A six-week training course to become a dealer at Atlantic City casinos begins on April 1, and the Atlantic County Workforce Development Board (WDB) is covering the cost of enrollment for anybody looking to sign up.
The average salary for dealers at Atlantic City casinos is around $43,000 a year, according to Glassdoor.
The training sessions continue through mid-May and will take place Monday through Friday. All classes are at the Atlantic City One-Stop Career Center in Pleasantville, about 15 minutes from most AC casinos.
Editor’s Note: This article was updated on March 31 with a correction of the average salary for casino dealers in Atlantic City.
Atlantic City casino dealer licensing costs will be waived
The Workforce Innovation and Opportunities Act is making the event possible. The federal program was designed to help job seekers, workers and businesses obtain training, tuition and career services.
Part of the WDB’s intent with the training is to allow students to become dealers without financial restraints. In that light, it will cover the $100 licensing fee, required by the New Jersey Division of Gaming Enforcement for all new casino hires.
“This is a wonderful opportunity to learn new skills, receive proper training, and obtain a job with just six weeks investment of time. And it’s all for free,” said Atlantic County Executive Dennis Levinson. “These new dealers could be on casino floors before Memorial Day weekend.”
Register for AC dealer training in person or by phone
Atlantic City casinos have struggled to maintain a full workforce since reopening in 2021, leaving abundant opportunities for pursuing a career as a dealer.
If you want to sign up for the course, visit the Atlantic City One-Stop Career Center in person. It’s open from 8:30 a.m. to 4:30 p.m. Monday-Friday or call 609-485-0052.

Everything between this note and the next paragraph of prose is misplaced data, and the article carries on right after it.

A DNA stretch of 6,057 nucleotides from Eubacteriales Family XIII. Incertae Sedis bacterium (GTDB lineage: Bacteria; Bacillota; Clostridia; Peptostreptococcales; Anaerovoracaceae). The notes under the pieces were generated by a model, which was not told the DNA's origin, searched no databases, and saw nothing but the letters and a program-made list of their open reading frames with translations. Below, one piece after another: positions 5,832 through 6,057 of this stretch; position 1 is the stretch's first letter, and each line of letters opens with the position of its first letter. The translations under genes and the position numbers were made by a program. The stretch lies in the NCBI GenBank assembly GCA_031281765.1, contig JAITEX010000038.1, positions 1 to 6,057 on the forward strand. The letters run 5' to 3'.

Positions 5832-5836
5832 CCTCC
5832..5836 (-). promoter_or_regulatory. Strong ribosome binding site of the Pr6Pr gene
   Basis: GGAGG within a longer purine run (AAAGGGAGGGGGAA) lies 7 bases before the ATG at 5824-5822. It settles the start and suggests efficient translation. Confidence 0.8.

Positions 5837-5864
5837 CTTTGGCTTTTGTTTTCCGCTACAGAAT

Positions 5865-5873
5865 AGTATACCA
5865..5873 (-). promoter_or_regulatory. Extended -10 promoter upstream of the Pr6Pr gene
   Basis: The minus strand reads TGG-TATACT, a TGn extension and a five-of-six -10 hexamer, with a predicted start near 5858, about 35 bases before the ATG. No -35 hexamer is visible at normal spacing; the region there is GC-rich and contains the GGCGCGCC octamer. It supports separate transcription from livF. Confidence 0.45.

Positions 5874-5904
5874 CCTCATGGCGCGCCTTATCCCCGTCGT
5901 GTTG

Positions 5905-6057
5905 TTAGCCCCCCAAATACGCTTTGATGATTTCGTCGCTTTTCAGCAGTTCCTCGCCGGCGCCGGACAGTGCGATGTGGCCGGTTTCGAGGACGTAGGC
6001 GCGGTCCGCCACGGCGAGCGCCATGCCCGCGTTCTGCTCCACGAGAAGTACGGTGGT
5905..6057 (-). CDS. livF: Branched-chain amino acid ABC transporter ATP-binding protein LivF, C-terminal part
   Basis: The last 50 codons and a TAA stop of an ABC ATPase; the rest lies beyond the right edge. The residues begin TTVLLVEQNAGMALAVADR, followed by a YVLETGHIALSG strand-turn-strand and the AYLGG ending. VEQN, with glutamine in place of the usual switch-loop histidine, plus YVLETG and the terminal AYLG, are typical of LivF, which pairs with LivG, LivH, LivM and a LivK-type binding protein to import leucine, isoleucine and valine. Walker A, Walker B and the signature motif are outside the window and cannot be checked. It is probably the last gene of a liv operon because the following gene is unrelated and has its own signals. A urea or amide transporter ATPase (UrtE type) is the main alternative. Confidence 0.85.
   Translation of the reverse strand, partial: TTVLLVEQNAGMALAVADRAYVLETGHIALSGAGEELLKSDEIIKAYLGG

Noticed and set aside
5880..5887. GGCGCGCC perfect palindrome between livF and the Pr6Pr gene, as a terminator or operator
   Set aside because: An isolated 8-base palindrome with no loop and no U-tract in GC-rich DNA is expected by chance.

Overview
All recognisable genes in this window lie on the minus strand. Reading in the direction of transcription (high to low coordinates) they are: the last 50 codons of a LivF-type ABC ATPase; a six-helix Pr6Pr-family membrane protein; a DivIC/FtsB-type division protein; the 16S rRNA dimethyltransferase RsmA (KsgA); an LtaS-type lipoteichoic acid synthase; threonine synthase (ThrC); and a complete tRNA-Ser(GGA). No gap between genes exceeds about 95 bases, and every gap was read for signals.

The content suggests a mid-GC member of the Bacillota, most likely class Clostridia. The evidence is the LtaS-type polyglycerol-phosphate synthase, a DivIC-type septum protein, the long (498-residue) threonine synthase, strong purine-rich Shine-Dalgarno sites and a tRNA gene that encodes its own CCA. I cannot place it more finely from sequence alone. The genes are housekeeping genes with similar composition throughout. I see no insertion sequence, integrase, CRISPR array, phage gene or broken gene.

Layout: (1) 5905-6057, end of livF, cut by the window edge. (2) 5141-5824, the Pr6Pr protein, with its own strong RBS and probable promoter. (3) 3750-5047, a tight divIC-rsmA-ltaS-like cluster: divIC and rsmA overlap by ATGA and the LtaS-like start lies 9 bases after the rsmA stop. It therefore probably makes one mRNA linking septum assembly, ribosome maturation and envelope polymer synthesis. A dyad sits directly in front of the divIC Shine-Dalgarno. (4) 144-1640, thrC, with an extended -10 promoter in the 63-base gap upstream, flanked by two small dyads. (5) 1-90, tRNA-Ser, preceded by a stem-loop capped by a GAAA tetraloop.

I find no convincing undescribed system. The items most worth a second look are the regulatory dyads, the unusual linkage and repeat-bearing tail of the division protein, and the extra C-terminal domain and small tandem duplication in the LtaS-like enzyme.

The WDB also said future classes are in the works.
The elephant in the room for Atlantic City Casinos: smoking
One of the hottest topics surrounding Atlantic City casinos is its workers’ attempts to ban smoking on the gaming floor. Under current law, up to 25% of a casino’s floor may allow smoking.
Support continues to build alongside Casino Employees Against Smoking’s Effects (C.E.A.S.E.), including from Gov. Phil Murphy and several lawmakers, leaving hope that clean air will soon become the norm in AC’s nine casinos.
A small minority of labor union employees, state and local associations and Atlantic City Mayor Marty Small Sr. oppose the ban, citing potential lost revenue and wages.
Meanwhile, an independent report from last year compared casinos’ bottom lines in states where smoking bans remained intact after COVID-19, including Michigan, Pennsylvania and multiple New England states. These states were equally profitable to those that reinstated smoking.
Furthermore, a few Michigan and Pennsylvania casinos have re-allowed smoking since the study was conducted. The PA casinos showed no change in revenue since letting bettors smoke again.